It’s been widely reported that exercise is not only good for our physical health, it can benefit our mental health too. Yet many of us find it hard to maintain our motivation to exercise. Even when we have good intentions to exercise, they don’t always last.
Each year, one third of people in the UK make a New Year’s resolution to get fitter, yet 63% of us break our resolutions. On average, two thirds (66%) of New Year’s resolutions last for one month or less. If your exercise and fitness goals have fallen by the wayside, you’re not alone.
If you’re struggling to find the motivation to exercise, it could be that you haven’t found the right physical activity for you. Not getting the mental high from working out that you’re after? Then maybe it’s time to change your exercise routine. This week’s blog post can help you find the best exercise for you and your wellbeing.
Theme 4: Physical health
The focus of today’s post is exercise and how choosing the right type of exercise for you can help improve your mental health. As we progress through the blog posts each week, you will discover that this theme is about more than just exercise. Other elements of our physical health – what we eat, how we sleep and self-soothing activities – can all impact our health and wellbeing.
Often, when we think about exercising we think about long runs, intensive gym sessions and ‘no pain no gain’. The good news is that physical exercise does not need to be vigorous to have a positive impact on our mental health. Even better, just 10 minutes of exercise is enough to elevate mood. Those of us who struggle to make time for exercise can still improve our wellbeing by incorporating a brief amount of physical activity into our lives. Over time, 15 minute wellbeing will introduce a range of physical activities that can be completed in 15 minutes or less and enhance our wellbeing.
Why is exercise so good for our wellbeing?
Exercising can distract us from our negative thoughts, improve our perceived ability to cope with stressful situations and increase our sense of control. Physical activity can also improve our quality of life, mood, self-perception, social interaction and life satisfaction.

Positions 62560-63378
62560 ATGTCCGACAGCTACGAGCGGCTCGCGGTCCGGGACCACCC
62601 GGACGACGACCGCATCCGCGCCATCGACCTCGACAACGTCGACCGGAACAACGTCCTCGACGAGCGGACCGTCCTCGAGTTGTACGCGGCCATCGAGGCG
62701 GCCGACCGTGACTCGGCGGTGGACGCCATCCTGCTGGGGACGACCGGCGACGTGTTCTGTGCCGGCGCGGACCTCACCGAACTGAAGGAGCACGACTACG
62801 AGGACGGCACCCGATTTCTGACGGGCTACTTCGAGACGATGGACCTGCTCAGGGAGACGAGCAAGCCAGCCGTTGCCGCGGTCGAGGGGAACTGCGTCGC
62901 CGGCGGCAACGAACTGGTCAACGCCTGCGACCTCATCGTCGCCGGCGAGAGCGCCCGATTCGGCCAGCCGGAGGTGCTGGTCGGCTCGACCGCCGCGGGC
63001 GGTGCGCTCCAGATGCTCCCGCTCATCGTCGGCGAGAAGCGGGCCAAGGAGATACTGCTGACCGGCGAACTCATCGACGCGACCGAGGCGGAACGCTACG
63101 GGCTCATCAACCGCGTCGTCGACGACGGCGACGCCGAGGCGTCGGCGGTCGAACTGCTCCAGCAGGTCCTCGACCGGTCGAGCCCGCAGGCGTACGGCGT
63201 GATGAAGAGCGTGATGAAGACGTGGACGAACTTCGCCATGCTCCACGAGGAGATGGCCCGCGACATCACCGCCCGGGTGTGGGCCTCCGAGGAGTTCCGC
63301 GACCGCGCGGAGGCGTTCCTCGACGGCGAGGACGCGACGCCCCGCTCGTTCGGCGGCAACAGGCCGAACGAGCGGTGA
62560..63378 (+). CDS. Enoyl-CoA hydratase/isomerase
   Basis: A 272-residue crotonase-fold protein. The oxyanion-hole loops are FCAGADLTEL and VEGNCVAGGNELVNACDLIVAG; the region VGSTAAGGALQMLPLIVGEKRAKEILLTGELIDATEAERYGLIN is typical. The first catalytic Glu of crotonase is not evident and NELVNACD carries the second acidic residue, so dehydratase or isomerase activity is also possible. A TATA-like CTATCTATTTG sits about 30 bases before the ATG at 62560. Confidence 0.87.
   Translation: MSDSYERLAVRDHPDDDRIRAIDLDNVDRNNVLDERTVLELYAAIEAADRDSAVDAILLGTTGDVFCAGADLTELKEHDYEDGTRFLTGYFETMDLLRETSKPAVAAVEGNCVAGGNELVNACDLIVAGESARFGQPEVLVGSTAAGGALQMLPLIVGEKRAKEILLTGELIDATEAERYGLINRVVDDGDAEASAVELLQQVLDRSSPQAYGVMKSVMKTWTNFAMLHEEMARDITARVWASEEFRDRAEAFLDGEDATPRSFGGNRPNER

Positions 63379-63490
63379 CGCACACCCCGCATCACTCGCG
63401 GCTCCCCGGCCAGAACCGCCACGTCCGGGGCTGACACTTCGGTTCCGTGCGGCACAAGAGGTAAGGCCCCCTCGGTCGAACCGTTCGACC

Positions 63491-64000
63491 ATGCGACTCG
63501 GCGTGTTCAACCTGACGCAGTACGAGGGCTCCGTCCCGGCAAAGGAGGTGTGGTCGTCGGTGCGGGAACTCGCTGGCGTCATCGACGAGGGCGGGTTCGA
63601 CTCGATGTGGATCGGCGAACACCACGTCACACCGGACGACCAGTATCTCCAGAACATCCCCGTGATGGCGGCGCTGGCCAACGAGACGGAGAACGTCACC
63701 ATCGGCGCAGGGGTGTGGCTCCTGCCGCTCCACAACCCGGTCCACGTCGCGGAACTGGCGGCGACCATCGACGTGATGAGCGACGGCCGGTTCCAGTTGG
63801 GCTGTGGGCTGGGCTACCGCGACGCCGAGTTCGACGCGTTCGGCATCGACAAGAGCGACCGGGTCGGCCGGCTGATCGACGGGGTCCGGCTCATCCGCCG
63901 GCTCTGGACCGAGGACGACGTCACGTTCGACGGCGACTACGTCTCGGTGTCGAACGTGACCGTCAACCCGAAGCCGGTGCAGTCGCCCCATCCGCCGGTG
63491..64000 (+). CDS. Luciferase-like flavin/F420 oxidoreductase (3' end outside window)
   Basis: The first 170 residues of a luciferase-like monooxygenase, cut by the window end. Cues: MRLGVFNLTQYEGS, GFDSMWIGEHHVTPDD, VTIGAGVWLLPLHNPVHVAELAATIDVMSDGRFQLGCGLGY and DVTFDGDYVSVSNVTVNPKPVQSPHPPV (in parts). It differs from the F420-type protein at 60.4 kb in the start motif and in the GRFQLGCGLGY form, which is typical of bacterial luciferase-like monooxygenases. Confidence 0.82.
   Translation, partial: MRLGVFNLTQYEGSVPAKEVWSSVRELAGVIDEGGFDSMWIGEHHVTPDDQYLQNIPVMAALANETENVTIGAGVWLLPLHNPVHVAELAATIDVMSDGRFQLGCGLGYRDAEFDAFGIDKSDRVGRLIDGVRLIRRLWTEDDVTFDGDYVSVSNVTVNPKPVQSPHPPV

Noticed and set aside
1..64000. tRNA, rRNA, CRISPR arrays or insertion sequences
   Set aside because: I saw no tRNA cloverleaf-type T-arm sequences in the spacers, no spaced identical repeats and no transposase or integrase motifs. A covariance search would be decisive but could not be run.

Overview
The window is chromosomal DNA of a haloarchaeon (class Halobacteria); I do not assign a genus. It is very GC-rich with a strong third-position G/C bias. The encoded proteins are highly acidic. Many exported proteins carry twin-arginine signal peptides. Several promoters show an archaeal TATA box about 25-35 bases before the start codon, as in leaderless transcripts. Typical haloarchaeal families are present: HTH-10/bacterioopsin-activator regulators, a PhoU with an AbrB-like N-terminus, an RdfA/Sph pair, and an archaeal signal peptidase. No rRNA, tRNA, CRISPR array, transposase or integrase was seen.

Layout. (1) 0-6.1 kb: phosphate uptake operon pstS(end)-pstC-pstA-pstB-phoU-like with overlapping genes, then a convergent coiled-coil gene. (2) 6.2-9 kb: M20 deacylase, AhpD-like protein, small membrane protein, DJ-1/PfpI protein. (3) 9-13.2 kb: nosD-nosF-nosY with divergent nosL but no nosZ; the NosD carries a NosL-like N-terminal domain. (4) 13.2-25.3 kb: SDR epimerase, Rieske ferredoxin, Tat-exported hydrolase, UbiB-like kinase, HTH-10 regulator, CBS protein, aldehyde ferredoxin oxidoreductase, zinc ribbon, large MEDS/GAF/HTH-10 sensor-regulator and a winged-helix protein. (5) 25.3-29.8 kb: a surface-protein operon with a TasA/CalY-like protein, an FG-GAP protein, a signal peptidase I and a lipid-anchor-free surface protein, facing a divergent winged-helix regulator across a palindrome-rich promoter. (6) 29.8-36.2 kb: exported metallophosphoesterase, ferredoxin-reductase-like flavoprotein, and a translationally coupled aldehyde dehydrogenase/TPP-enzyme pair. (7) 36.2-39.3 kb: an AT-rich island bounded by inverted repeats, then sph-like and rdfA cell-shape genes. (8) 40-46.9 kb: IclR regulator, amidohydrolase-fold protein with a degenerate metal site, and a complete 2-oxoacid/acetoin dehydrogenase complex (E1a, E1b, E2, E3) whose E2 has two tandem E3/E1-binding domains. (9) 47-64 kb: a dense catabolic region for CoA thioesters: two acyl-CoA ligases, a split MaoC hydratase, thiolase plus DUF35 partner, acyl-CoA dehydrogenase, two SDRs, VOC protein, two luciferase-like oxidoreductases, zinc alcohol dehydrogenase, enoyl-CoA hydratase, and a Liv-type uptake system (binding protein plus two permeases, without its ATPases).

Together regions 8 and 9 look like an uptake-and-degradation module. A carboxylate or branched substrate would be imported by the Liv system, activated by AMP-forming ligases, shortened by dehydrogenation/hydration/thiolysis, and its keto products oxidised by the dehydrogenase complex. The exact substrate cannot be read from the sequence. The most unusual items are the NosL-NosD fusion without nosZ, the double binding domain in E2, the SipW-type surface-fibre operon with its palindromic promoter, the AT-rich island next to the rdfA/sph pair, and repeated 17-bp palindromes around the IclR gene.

Exercise can also help us cope with mental health problems such as depression and anxiety. Aerobic and anaerobic exercise (such as resistance training) are effective treatments for depression. Regular exercise may help prevent people prone to feelings of anxiety from panicking when they experience symptoms such as increased heart rate and sweating. These physical reactions occur during exercise so regular exposure to them through physical activity could reduce the frequency of panic attacks.
Making small changes to the amount of exercise we do – even if we don’t do much at all – can enhance our wellbeing. For example, going for a walk can help us feel good. If we go for a walk with someone else, it has the added benefit of increasing our connection with others.
If we feel better after exercising, why is it so hard to keep doing it?
People who exercised and then stopped tend to feel more down and depressed than those who continue exercising, so how can we maintain our motivation to exercise?
One factor to consider is the intensity of our physical activity. Do you tend to start off too hard? When we exercise to the point where it is hard to talk, the immediate mood boost we usually experience after exercising is delayed by approximately 30 minutes. This delay in mood enhancement can put us off exercising. Starting slowly, with a moderate exercise plan can help us to maintain our physical activity goals.
Have you found the right exercise for you? It is important to find a physical activity you enjoy, not one that feels like a chore. If you start a gym class to help you lose weight but you don’t actually enjoy it, it’s unlikely you’ll stick at it.
One way to find the right exercise for you is to consider your social-psychological needs, which can change over time. These are:
- Mood and tension release
- Search for meaning
- Stress management
Different needs require different exercises. If you want to cope better with stress, activities that provide a welcome distraction such as running or aerobics would be beneficial. Activities such as competitive team sports are likely to add to the stress that you’re already feeling, so you won’t get the same sense of enjoyment from them.
Therefore, it may be that you haven’t found the right exercise to meet your current needs. Today’s activity helps you do just that! The worksheet includes a quiz to help you determine your current social-psychological needs and the types of exercises that match these needs. Once you’ve discovered what type of exercise may be right for you and your wellbeing, why not give it a go?
Click the link below to download the worksheet. You can fill it in using the ‘fill and sign’ tool or alternatively print it off and fill it in by hand.
If you are doing the right type of exercise but are struggling to stay motivated, research has shown that the following can increase your chances of staying active:
If you take up a new physical activity or make a change to your exercise regime, please do get intouch and share your story.
I share wellbeing-related research, news and stories on twitter and Instagram inbetween weekly blog posts so do follow @15minwellbeing on both platforms tokeep up to date.